Yet the second season also provides the great paradox, as everything I said about how season one shouldn’t have been a prequel is shitcanned by the second season, which wound up becoming a fourteen-episode backdoor pilot for Strange New Worlds. Besides being fabulous, SNW is also an example of how a prequel can work. And without season two of Discovery, we never in a million years would’ve had (or even really wanted) SNW.

Meanwhile, Discovery got vaulted into the 32nd century for reasons of plot, and it was by far the best thing to happen to the show, as it got a billion times more interesting in the fictional future history’s future than in its past. And Trek has always been more successful when it moves forward than backward. It took a couple of seasons, but Discovery finally went in the right direction.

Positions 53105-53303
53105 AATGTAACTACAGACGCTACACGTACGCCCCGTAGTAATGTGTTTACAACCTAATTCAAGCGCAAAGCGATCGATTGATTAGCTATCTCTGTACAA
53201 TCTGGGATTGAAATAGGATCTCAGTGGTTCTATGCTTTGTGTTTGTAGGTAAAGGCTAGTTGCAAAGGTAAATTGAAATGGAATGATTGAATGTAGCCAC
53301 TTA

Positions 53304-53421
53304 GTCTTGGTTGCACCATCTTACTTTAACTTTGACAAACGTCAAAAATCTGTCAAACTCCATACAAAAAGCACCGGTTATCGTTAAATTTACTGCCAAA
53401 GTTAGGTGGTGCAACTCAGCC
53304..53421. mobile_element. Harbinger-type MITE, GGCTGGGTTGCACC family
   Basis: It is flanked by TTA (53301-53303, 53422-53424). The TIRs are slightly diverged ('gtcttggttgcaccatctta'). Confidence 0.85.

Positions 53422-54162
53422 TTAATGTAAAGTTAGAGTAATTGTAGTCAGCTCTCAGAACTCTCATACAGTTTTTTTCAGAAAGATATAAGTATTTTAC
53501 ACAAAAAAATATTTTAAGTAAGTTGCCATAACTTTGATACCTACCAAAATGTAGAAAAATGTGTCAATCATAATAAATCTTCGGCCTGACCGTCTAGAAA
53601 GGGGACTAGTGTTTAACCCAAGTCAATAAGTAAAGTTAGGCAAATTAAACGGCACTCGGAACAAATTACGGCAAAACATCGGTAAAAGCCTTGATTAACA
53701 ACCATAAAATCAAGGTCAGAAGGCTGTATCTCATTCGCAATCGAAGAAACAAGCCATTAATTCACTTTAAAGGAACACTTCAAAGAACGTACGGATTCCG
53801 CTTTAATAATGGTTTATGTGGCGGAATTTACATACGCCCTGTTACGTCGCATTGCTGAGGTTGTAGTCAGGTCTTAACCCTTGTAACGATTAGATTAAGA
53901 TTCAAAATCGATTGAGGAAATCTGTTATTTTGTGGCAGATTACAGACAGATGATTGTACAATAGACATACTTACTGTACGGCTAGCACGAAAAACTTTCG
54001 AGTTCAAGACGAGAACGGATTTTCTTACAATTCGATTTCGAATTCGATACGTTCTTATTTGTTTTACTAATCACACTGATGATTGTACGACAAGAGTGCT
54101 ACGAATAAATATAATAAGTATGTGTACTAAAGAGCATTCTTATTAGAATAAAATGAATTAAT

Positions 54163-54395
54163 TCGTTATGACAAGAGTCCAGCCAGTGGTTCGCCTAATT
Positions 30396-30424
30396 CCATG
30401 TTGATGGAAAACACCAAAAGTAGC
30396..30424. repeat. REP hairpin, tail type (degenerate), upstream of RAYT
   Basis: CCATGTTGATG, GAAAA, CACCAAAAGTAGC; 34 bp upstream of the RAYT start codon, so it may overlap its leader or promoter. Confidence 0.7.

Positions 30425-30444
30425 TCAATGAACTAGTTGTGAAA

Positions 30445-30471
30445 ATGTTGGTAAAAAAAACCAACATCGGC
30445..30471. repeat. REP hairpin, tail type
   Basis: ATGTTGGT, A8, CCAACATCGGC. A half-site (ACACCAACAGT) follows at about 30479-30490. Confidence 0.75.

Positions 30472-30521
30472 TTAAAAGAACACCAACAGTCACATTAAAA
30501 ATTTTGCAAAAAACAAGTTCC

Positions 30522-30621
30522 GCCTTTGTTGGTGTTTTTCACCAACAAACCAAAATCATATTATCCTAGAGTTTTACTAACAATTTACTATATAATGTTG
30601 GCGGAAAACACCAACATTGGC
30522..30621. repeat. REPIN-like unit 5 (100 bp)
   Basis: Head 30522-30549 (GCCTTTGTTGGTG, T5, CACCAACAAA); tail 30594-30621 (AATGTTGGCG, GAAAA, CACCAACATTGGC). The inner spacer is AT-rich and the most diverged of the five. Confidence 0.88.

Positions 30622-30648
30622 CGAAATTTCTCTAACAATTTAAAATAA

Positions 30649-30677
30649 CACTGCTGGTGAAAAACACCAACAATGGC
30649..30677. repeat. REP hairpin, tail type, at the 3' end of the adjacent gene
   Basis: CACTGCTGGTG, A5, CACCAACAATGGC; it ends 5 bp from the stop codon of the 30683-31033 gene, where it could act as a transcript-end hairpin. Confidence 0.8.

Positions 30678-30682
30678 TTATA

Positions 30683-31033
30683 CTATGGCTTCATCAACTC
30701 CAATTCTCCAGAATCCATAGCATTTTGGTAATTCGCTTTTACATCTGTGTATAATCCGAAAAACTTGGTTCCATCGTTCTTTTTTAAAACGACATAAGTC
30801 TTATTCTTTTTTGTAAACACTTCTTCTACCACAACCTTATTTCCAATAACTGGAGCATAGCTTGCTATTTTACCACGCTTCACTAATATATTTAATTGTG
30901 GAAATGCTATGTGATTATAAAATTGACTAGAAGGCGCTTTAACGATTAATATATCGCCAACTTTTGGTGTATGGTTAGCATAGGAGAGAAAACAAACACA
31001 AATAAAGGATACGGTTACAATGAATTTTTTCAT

Discovery has also done something no other Trek show had done: show the journey of a character to the role of captain. Every other lead in a Trek show started out as a person in command with their place at the top of the ensemble a fait accompli as the show began. But unlike Kirk, Picard, Sisko, Janeway, and Archer before her (and Pike and Freeman after her), we saw Michael Burnham work her way to it, from her lowest point as a rank-less prisoner to a bridge officer to first officer and finally to captain of the U.S.S. Discovery. She did it with brains, she did it with fearlessness, she did it with a certain arrogance (she was raised by Vulcans, who have raised arrogance to an artform), and she did it—like all Trek commanders—with compassion and love. More to the point, she built a community. And she’s the first woman of color to lead a Trek ensemble, which matters for the same reason why Sisko and Janeway mattered.